Building Trust: Cooperation between Rivals India and Pakistan


History & Political Science

Document Type


Publication Source

The Round Table. Volume 108, Issue 2, Pages 189-201.

Publication Date



This article uses the case study of India–Pakistan to explore how rivals build cooperation over time. India and Pakistan have shared an intense rivalry since their independence and subsequent partition in 1947, having fought three major wars and several militarised disputes over the last 70 years. The authors use network analysis to study the pattern of all treaties between the two countries between 1947 and 2017. This expects rivals to focus on non-security issues such as trade as they work to build trust and patterns of cooperation. The article finds that given the long and intense rivalry between the two neighbours, and the subsequent lack of trust, India and Pakistan have adopted a functionalist approach towards building cooperation; most of their bilateral treaties are related to non-security issues such as trade, telecommunications, transport and technology. Only a few of their treaties are nested within prior treaties, indicating ad hoc rather than institutionalised cooperation. The authors also find that efforts by the two states to build cooperation has not spilt over into areas related to security, pointing to a continued lack of trust between the two states. The article notes the implications of this approach for the future of Indo-Pakistani ties as well as peace on the subcontinent.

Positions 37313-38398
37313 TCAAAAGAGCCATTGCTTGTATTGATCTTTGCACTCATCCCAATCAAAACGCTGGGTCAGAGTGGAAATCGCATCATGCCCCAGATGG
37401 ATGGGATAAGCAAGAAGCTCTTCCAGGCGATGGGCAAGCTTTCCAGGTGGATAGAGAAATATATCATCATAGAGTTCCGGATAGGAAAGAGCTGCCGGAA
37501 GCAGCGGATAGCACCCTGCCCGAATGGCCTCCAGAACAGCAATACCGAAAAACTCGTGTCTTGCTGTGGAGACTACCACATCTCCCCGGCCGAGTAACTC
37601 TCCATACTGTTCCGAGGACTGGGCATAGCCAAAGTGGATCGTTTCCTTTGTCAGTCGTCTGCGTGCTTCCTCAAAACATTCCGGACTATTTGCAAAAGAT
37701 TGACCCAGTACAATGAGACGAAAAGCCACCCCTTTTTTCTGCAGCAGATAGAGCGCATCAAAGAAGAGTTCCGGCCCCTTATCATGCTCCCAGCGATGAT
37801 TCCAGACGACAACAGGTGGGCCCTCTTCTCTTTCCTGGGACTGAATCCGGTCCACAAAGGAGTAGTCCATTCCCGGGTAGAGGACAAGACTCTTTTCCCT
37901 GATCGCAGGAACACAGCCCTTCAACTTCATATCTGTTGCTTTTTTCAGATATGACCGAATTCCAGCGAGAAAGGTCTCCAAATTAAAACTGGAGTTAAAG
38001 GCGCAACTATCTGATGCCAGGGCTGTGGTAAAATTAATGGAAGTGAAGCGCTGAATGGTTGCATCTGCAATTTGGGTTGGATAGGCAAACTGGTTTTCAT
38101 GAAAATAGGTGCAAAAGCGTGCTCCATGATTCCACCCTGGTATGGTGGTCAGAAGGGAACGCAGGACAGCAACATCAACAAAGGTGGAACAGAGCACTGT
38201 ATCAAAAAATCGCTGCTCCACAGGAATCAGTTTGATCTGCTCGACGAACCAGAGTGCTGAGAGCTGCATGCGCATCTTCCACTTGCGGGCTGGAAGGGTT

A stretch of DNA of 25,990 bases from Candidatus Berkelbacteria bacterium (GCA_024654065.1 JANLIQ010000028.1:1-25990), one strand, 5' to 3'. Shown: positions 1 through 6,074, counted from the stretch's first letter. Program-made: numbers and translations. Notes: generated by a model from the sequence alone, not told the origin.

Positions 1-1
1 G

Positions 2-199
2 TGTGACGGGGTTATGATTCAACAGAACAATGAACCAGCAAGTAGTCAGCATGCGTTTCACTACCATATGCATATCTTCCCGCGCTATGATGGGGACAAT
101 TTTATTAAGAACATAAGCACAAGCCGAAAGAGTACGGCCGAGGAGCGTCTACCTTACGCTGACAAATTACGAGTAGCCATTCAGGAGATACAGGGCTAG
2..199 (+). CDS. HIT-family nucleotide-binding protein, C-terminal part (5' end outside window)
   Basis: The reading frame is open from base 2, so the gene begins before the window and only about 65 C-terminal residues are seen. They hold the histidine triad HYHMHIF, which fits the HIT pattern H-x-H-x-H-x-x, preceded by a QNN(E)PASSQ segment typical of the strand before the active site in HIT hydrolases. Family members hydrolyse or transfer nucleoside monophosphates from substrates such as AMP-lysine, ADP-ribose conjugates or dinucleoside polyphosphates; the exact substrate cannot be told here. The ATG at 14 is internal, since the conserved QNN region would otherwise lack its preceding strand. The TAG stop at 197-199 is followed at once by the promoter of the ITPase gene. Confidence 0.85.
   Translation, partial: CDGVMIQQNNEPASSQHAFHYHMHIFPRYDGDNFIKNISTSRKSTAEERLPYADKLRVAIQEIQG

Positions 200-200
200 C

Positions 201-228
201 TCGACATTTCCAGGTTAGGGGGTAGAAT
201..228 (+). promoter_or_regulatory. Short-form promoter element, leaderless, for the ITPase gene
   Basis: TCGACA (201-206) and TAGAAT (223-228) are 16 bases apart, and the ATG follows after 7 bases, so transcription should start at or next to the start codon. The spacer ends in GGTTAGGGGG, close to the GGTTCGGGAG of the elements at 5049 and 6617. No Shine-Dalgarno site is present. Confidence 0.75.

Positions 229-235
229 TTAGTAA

treaty nestedness, India, Pakistan, rivalries, treaties, network analysis